On paper, fentanyl is a medical miracle. Like other synthetic opioids, it is stronger than traditional opiates manufactured with the latex of opium poppies. It is cheaper to produce and easier to keep in stock at hospitals and pharmacies. This drug and others like it make it easier to control patients’ pain, which can be key to their best long-term prognosis.
Unfortunately, the strength of the drug combined with the ease of manufacturing it has made it a scourge. People become addicted to fentanyl and other synthetic opioids very easily. They can also overdose. Texas sees an average of five fentanyl-related overdoses every day. The scope of fentanyl addiction has forced the state government to act. Lawmakers recently passed a bill increasing fentanyl penalties, and the governor signed that bill into law.
How did the state increase the penalties possible?
Those who deliver fentanyl to others can face enhanced penalties under the new law. Even possession of larger amounts could lead to more serious charges and penalties. Low-level manufacturing and trafficking charges involving less than one gram of fentanyl will go from a state jail felony to a third-degree felony offense.
Someone caught with between 200 and 400 grams of fentanyl will face first-degree felony charges. The charge carried a 10-year minimum prison sentence but could result in up to life in prison, as well as $100,000 in fines. If the amount in someone’s possession is more than 400 grams, the mandatory minimum sentence increases to 15 years, while the fine goes up to $250,000.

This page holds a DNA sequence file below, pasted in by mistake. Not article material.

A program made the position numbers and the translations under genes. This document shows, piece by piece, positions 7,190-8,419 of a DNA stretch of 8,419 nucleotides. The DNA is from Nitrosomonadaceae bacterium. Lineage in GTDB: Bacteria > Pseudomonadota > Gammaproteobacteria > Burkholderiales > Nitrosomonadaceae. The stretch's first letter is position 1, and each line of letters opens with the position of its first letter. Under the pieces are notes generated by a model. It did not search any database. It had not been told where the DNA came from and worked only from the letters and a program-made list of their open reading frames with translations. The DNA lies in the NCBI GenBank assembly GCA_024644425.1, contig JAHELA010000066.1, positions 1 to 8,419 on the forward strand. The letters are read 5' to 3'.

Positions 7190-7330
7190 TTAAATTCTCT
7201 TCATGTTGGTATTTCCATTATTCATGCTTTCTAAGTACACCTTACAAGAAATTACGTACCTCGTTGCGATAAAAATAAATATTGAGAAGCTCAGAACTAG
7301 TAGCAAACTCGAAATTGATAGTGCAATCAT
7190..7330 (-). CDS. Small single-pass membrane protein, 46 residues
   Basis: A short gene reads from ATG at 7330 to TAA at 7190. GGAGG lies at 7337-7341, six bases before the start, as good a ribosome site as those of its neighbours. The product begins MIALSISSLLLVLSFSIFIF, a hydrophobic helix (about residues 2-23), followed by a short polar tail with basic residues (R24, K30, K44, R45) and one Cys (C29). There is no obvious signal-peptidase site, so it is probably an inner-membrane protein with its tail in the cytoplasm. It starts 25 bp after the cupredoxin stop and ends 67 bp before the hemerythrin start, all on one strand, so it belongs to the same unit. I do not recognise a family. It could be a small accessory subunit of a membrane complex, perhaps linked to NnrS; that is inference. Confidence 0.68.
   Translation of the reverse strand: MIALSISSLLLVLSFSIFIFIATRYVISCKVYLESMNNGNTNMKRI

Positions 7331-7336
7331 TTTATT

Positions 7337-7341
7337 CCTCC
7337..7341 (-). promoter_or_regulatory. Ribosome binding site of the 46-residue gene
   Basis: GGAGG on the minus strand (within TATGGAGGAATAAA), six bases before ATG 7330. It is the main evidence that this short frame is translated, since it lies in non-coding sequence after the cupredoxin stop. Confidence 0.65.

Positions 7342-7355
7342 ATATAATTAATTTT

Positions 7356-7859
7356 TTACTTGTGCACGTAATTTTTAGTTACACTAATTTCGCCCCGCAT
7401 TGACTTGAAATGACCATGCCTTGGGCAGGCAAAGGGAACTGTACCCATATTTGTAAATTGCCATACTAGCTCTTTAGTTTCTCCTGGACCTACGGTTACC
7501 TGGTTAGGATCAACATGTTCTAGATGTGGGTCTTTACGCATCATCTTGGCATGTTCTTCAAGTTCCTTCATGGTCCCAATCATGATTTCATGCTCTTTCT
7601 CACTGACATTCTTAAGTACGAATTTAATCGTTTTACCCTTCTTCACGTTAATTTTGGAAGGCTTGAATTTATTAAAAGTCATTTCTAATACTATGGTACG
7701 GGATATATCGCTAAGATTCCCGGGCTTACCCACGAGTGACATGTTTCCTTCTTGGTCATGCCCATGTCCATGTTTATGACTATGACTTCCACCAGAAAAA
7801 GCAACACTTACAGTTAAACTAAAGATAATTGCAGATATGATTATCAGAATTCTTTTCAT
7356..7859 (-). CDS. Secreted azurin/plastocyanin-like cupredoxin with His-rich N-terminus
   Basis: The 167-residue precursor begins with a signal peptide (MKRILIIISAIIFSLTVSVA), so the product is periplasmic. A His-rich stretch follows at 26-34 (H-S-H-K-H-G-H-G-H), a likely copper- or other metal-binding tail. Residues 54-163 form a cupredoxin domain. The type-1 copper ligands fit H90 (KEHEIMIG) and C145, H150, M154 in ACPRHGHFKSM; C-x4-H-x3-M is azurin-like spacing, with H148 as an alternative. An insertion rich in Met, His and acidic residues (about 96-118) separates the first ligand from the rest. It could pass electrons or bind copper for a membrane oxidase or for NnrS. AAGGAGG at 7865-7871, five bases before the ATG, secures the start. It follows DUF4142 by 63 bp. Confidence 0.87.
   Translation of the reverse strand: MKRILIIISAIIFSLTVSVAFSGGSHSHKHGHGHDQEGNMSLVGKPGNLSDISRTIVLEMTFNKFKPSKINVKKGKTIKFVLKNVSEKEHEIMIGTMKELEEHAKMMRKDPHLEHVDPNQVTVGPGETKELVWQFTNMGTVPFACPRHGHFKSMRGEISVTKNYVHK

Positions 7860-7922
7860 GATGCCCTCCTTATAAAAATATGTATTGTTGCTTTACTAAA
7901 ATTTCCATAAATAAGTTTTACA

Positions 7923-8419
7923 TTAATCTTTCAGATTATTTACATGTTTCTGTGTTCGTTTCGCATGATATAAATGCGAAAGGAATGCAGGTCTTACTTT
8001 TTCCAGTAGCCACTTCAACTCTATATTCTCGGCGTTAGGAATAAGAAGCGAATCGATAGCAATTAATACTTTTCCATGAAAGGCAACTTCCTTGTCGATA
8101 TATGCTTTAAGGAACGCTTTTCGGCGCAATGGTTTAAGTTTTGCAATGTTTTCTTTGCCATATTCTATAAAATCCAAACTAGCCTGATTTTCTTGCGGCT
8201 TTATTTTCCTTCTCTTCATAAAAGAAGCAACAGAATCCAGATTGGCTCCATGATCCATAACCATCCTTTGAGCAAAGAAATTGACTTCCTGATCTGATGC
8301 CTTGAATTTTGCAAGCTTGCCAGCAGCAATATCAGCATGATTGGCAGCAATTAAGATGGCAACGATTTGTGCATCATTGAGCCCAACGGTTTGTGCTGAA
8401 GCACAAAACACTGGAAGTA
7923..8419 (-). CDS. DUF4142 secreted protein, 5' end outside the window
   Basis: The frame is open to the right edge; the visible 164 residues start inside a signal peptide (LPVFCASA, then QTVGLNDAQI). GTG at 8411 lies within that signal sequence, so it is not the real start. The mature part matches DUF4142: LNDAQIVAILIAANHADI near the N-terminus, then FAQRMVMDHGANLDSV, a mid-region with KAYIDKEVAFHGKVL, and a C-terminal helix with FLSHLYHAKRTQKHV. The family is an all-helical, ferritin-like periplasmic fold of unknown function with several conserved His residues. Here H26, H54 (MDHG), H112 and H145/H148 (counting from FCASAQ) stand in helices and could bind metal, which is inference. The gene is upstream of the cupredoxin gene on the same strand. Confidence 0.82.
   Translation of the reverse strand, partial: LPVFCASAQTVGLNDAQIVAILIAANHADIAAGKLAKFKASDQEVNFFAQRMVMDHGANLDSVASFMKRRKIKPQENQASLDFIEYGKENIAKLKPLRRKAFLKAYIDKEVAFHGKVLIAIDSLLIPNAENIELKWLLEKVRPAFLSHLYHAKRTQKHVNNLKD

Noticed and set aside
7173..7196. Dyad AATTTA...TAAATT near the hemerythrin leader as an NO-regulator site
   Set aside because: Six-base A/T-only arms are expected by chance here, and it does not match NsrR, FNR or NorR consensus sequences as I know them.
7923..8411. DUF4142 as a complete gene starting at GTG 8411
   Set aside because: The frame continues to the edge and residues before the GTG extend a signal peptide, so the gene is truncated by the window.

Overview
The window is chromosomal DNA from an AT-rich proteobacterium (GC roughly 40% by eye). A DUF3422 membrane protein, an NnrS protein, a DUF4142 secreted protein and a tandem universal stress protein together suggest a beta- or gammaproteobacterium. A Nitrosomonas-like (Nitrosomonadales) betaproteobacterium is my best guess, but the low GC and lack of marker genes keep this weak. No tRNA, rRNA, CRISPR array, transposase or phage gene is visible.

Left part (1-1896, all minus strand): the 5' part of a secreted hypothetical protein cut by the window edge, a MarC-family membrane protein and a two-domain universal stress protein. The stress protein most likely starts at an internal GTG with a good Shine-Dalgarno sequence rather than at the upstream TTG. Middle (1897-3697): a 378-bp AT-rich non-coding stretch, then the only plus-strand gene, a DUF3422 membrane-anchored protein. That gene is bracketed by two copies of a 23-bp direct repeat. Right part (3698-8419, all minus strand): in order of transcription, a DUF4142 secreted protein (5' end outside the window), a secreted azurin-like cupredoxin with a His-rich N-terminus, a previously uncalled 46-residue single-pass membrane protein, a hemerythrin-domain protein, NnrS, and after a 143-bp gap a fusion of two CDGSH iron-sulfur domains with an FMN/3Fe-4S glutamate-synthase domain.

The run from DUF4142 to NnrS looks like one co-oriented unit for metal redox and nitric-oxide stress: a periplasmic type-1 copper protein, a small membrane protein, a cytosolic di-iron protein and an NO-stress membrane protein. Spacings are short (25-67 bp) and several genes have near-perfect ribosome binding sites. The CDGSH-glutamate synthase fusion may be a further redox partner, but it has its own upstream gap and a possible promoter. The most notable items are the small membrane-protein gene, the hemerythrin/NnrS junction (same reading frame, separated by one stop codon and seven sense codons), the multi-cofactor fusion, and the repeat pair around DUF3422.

Those implicated in an overdose case could face murder charges. People who manufacture or deliver fentanyl in a situation related to an overdose could face second-degree felony charges. If a toxicology report after someone’s hospitalization or death shows fentanyl in their body, that may trigger an investigation that leads to the prosecution of the individuals who manufactured or distributed the drugs they consumed.
Even situations involving fentanyl contamination in other drugs could lead to someone’s prosecution for a fentanyl offense in Texas. Fighting back against Texas drug charges at a criminal trial may be one of the only ways to avoid the increasingly harsh penalties assessed for controlled substance violations involving this particular drug.